“You sunk my battleship!”
For anyone who grew up playing board games like Battleship, few words were as sweet as those. Uttered from the lips of a friend, sibling, or parent, they were the ultimate admission of defeat. More than, “You won,” however, they also said—in a funny sort of way—“I love you.” Never mind that each peg in an opponent’s plastic warship was a crippling blow against them. Because it yielded quality time and shared enjoyment, engaging in make-believe warfare with a loved one was as much a genuine gesture of affection as it was a simulated act of aggression.
Even if you long for bygone board games, you can’t help but marvel at their digital descendants: multiplayer online battle arena—or MOBA—games, a new genre of video games wherein disparate players create opposing teams of supernatural characters who collaborate to destroy their enemy’s base. Because they’re played with distant strangers on mobile devices, MOBAs such as League of Legends and Heroes of Newerth aren’t as warm and fuzzy as traditional board games. Thanks to their digital fabric, however, they’re infinitely more strategic.
Unwilling to commit to one genre or the other, game designer Alex Fleetwood has spent the past decade inventing games that straddle both as connected toys.
“On the one hand, we have a really rich tradition of screen-based digital gaming that is very compelling,” says Fleetwood, founder of Sensible Object, a London-based studio established in July 2015 to pioneer the concept of “hybrid” games: games that leverage the Internet of Things to marry tactile pieces with digital gameplay. “On the other hand, we have a much longer history of games as social activities—board games, card games, parlor games, and playground games where we’re interacting with the physical world around us. I’ve had a long-standing interest in how to cross over these two really distinct forms of gameplay.
“Usually when you hear about the Internet of Things, you think about it in terms of your thermostat,” he continues. “When I think about it, I imagine amazing new opportunities for play and having fun. I think the Internet of Things suggests a new direction where screens will become a supporting element for humane and embodied social experiences.”
Sensible Object’s first game is called Fabulous Beasts. A multiplayer balancing game that Fleetwood describes as a cross between Jenga and the collectible card game Pokémon, its physical component is a platform on top of which players stack and balance 3D-printed objects. Its digital component is a corresponding virtual world that players can explore on their tablet computer.
“The players of the game take on the role of gods,” Fleetwood explains. “The pieces are representations of living things, and when you play them, the ‘beasts’ enter the world that exists in the digital game.”
One plays his or her pieces—an eagle, for instance, or a shark—by stacking them into a tower. Each piece that’s introduced to the tower has implications in the digital world. Beasts can, for example, prey upon one another, overpopulate their habitat, or migrate to a new environment. Players are therefore encouraged to stack their pieces in ways that will maintain not only the physical integrity of the tower but also the biological integrity of the corresponding digital world.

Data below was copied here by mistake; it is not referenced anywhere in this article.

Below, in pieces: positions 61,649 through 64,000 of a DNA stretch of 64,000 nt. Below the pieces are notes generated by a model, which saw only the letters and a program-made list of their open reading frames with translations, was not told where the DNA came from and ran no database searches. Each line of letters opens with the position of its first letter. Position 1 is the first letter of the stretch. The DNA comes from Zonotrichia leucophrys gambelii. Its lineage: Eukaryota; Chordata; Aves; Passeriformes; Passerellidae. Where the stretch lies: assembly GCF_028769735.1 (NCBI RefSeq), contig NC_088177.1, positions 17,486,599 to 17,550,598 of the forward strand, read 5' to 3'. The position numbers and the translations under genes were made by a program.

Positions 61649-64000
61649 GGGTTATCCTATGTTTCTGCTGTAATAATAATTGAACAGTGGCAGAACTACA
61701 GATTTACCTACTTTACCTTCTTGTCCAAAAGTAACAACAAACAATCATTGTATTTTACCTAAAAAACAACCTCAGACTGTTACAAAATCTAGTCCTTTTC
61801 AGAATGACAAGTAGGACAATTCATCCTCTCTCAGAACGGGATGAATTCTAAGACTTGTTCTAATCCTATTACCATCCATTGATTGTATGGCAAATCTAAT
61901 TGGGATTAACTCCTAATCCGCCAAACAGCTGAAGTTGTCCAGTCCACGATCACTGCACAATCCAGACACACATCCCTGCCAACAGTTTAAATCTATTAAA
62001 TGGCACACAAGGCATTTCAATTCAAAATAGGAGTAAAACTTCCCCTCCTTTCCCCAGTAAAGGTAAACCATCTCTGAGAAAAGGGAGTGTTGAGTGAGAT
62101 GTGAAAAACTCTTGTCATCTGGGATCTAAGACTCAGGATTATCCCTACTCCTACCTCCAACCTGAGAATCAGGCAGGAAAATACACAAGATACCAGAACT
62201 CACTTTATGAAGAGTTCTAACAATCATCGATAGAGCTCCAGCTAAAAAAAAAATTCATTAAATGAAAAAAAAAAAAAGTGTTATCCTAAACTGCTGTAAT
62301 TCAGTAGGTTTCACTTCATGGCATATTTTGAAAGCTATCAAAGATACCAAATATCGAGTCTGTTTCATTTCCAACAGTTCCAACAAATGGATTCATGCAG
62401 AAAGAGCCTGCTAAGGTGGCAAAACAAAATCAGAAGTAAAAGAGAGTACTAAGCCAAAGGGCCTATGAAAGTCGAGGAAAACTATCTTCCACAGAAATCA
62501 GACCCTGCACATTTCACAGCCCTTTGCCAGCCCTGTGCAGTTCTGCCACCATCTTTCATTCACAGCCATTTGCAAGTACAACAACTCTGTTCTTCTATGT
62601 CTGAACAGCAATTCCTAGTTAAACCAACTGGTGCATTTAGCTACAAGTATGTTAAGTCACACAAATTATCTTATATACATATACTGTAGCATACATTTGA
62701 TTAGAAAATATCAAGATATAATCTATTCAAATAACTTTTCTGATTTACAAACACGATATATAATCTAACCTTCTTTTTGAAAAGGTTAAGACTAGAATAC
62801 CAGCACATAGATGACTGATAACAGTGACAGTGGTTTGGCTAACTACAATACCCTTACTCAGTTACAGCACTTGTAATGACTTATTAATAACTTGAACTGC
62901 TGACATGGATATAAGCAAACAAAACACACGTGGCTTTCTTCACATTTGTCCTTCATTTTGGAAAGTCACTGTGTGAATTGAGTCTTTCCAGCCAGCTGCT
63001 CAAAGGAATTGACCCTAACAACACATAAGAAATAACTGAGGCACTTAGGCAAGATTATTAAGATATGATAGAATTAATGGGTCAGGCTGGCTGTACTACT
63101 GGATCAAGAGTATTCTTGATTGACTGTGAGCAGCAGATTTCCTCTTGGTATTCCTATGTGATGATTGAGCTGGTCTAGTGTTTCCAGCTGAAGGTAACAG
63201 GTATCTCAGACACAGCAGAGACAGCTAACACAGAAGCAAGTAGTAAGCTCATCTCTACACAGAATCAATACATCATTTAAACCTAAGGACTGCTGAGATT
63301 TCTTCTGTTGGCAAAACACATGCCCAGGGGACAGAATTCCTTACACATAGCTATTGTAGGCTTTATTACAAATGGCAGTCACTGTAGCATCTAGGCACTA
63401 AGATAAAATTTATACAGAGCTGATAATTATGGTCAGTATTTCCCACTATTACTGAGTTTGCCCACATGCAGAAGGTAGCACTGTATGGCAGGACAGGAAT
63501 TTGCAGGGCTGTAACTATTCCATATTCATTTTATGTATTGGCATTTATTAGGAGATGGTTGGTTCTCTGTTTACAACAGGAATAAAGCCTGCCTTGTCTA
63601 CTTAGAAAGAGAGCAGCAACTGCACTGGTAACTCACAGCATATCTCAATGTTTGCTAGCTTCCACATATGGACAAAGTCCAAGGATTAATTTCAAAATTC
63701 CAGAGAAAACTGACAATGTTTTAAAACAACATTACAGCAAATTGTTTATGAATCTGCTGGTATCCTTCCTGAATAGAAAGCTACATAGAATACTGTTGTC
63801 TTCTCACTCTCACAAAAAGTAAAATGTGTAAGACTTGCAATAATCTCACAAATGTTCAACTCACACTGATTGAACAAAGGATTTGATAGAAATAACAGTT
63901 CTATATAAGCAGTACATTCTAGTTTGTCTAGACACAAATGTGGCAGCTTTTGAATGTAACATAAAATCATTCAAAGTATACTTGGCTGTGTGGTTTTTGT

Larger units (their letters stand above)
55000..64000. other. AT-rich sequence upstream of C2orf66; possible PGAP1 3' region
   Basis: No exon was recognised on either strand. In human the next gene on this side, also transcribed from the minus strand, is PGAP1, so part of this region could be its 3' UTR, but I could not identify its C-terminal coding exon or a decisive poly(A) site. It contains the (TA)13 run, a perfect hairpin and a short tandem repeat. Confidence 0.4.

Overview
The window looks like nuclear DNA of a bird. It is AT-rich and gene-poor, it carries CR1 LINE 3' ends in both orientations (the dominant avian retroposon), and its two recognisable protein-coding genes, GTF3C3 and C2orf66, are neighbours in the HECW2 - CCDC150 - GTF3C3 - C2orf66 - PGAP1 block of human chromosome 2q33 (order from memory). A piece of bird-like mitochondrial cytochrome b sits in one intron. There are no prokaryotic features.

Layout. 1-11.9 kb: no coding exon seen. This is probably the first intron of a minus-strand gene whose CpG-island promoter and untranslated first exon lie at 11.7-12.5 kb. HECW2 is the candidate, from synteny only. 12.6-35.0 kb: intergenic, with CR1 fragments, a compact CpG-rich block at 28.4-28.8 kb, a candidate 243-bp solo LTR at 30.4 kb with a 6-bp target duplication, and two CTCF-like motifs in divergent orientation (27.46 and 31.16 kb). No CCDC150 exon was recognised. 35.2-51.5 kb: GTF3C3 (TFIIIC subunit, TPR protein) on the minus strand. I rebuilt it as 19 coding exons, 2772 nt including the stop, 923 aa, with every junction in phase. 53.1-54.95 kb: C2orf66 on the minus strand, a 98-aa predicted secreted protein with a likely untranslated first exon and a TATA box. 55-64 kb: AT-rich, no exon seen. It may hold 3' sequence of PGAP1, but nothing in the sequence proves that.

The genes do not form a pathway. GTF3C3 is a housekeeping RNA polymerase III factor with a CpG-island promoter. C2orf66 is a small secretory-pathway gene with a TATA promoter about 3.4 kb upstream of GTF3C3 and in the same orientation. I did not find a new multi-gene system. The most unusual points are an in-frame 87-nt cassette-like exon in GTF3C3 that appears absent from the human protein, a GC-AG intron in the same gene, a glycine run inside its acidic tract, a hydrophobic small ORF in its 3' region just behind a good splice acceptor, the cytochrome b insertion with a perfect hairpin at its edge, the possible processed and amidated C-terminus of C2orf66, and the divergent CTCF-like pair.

“A lot of the fun and intrigue of the game comes from the fact that these objects weren’t designed to fit together like LEGO pieces,” Fleetwood says. “They have funky properties, and over repeated play, you start to discover new ways of stacking them.”
Creating connected toys and a game so novel requires not only amazing creativity but also superior engineering. To acquire their “funky” properties, for instance, the 3D-printed beasts have undergone hundreds of design iterations in Autodesk Fusion 360, which Fleetwood’s team has utilized to rapidly create and test various game-piece prototypes.
The game’s technology is equally as thoughtful as its design. “The first idea I had in my head was that we would use a camera and computer vision to detect what was going on in the tower,” explains Fleetwood, who developed the game’s infrastructure in partnership with the University of Bath’s engineering department. “We quickly realized, however, that computer vision was going to be a pretty expensive and risky technology to use in the context of a game. Instead, we looked for something much simpler: We’ve got a load cell under the base of the platform where you stack the tower, which is the same thing you find in a set of kitchen scales. This load cell detects changes to the tower simply via changes in the weight of it.”
The load cell works in tandem with passive RFID stickers embedded in the beasts, allowing the game to detect and verify which game pieces are in play. Finally, Bluetooth syncs the pieces and the platform with the players’ tablet.
“We think there is hugely interesting potential for the kinds of games that we can make with this combination of sensors,” Fleetwood says.
As Fabulous Beasts illustrates, however, technology isn’t the end; rather, it’s the means.
“On the one hand, this game has the kind of depth of play and sophistication that you can really only achieve with a digital device supporting the gameplay,” Fleetwood concludes. “But it’s not about looking at a screen. It’s about using a screen to enable a social experience with your friends and family. As a person and as a parent, I value that. It’s the kind of game playing I’d like to see a lot more of in the world.”
Edit note: Since this story published, Fabulous Beasts has been rebranded as Beasts of Balance.